Print ISSN:-2394-4781

Online ISSN:-2394-4994


Current Issue

Year 2020

Volume: 7 , Issue: 2

  • Article highlights
  • Article tables
  • Article images

Article Access statistics

Viewed: 122

Emailed: 0

PDF Downloaded: 110

Sachdev, Sharma, Malawat, Jethava, and Moin: Comparison of levobupivacaine alone and levobupivacaine with dexmedetomidine in supraclavicular brachial plexus block: A prospective randomized clinical trial


Supraclavicular brachial plexus block is a most suitable mode of anaesthesia for various upper limb surgeries, due to its effectiveness in terms of better margin of safety in high-risk patients, cost- effective, adequate post-operative analgesia with faster recovery, early mobilization, reduced incidences of post-operative thromboembolic and various other complications. The supraclavicular approach gives the most effective block for upper extremity and is carried out at the level of trunks of brachial plexus. The plexus is blocked where it is most compact i.e. at the middle of brachial plexus, resulting in a homogenous spread of anaesthetic throughout the plexus with a fast onset and complete block.1

A variety of local anaesthetic has been used for the brachial plexus block. Levobupivacaine is a local anaesthetic with long-duration having similar pharmacology to bupivacaine however, it has a wider safety margin and was shown to possess less cardiotoxicity in comparison with bupivacaine.2 Dexmedetomidine, a selective α2-adrenoceptor agonist has been used as an adjuvant during regional and local anaesthesia.3 Several studies have shown the efficacy of adding dexmedetomidine to local anaesthetic procedures, such as subarachnoid, epidural, and caudal injections. Dexmedetomidine added to local anaesthetics shortens the onset time and prolongs the duration of block and post-operative analgesia in brachial plexus block.8, 7, 6, 5, 4 However, there remains limited knowledge of its analgesic efficacy and duration in peripheral nerve and nerve plexus blockade. Therefore, the present study was designed to investigate the efficacy of dexmedetomidine as an adjuvant with levobupivacaine. The primary objectives were the onset and duration of sensory and motor block while secondary objectives were the duration of analgesia, haemodynamic changes, and complication if any.

Materials and Methods

This prospective randomized double-blinded study was conducted at Mahatma Gandhi Medical College and Hospital, Jaipur after obtaining permission from the institutional ethics committee. Written informed consent was obtained from all the patients enrolled in the study. All the patients were explained about the procedure, the drug, the advantage, and the disadvantages and that they have the right to deny. Those denying the consent were not included in the study.

Sixty patients aged 18-70 years belonging to the American Society of Anaesthesiologists (ASA) physical status class I/II and scheduled for elective unilateral upper limb surgery (mid humerus to the entire forearm) were enrolled in the study. Exclusion criteria were patients with severe renal, hepatic, respiratory and cardiac disease, neurological deficits involving brachial plexus, psychiatric illness, intake of sedatives, antipsychotics, and antiepileptic drugs, any bleeding disorder or patient on anticoagulants; obesity and drug allergy. Likewise, pregnant, lactating females were excluded from the study.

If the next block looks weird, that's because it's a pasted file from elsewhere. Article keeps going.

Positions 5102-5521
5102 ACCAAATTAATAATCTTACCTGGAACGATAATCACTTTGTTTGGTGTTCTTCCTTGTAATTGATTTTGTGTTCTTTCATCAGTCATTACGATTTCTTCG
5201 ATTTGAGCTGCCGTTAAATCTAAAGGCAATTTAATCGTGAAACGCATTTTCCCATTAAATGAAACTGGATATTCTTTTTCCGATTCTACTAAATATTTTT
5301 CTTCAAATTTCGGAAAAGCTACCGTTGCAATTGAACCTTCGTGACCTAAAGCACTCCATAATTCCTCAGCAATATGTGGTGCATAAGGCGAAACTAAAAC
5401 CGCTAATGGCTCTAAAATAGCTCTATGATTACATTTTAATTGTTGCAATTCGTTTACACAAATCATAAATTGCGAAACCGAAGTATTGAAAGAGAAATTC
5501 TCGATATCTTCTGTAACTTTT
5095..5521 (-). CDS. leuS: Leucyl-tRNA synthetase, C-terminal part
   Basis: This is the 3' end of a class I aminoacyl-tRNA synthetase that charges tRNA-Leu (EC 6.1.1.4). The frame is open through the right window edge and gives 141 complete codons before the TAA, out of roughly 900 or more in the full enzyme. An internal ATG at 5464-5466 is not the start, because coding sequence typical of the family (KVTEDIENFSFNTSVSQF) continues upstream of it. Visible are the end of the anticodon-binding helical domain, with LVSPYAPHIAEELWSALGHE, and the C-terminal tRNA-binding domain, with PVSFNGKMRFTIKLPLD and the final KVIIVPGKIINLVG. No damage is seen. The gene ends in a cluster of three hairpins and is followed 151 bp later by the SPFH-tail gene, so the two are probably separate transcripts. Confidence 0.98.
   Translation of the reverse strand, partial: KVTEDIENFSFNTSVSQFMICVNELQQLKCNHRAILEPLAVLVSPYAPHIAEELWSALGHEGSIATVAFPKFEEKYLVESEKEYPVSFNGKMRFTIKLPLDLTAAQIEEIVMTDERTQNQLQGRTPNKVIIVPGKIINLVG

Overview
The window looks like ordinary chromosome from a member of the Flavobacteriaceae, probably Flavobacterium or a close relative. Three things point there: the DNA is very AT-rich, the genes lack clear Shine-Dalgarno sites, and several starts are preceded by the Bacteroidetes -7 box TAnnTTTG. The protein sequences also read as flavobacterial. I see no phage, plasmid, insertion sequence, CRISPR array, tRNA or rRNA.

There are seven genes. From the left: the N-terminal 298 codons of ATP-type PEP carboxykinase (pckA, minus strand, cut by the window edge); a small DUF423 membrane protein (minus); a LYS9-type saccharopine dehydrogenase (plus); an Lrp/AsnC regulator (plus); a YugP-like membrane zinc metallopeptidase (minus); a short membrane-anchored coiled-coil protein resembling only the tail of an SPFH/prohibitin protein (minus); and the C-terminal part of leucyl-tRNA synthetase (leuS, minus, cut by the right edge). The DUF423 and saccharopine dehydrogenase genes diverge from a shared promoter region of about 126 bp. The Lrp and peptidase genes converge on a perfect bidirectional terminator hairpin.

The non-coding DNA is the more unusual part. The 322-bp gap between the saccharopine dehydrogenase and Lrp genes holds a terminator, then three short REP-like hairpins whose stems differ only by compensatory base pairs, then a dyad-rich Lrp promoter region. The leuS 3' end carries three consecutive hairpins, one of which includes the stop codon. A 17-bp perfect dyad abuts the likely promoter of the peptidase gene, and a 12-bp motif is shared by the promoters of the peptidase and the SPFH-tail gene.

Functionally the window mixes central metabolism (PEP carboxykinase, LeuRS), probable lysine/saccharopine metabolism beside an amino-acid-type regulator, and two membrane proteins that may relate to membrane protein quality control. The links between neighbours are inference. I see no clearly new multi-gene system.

All the enrolled patients were randomly divided into two equal groups using a computer- generated list. The group assignment was enclosed in an opaque and sealed envelope to ensure adequate concealment of allocation sequence. The sealed envelope was opened only by an anaesthesiologist who was not involved in the study but according to randomization prepared the drug solution. The anaesthesiologist responsible for performing the block procedure and observing the study outcomes was blinded to the treatment group. Anaesthesiologist responsible for data collection was also unaware of the group allocation. Patients were assigned randomly to one of the two equal groups. Group L (levobupivacaine group) received 0.5% levobupivacaine (150 mg) 29 ml + normal saline 1 ml. Group LD (levobupivacaine + dexmedetomidine group) received 0.5% levobupivacaine (150 mg) 29 ml + dexmedetomidine (100mcg) 1 ml.

All the patients were visited and evaluated thoroughly on the day before the surgery. The 10 cm visual analogue scale (VAS) (0, no pain and 10, worst possible pain) and paraesthesia were explained to the patients and attempts were made to alleviate the anxiety of the patient. All the patients received oral alprazolam 0.5 mg night before surgery.

On the day of surgery, standard 5 leads ECG, non-invasive blood pressure and pulse oximetry were attached and baseline parameters were recorded. Venous access was secured using an 18 G cannula on the dorsum of the limb opposite to that undergoing surgery. Supplemental oxygen was administered to all the patients through a nasal cannula at 4 L/min. For block performance, the patients were placed supine with the head turned 45 degrees to the contralateral side. The arm to be anaesthetized was adducted, and the hand extended along the side towards the ipsilateral knee as far as possible. A sand bag was placed beneath the shoulder. The midpoint of the clavicle was identified and marked. The posterior border of the sternocleidomastoid was palpated easily when the patient raised the head slightly. Thereafter, palpating the belly of the anterior scalene muscle moving towards interscalene groove with the fingers, a mark was made at approximately 1.5 to 2.0 cm posterior to the midpoint of the clavicle. By palpating the subclavian artery at this site, the landmark was confirmed. Under all aseptic precautions, the local site was prepared. After appropriate preparation, skin wheal was raised at the entry point with 2% xylocaine solution 2ml, 22-gauge needle was inserted at the point of entry above the midpoint of clavicle in the backward-inward-downward (BID) direction. The point of paraesthesia in the forearm was elicited and was the site for injection. After a negative aspiration for air or blood, the study drug was deposited.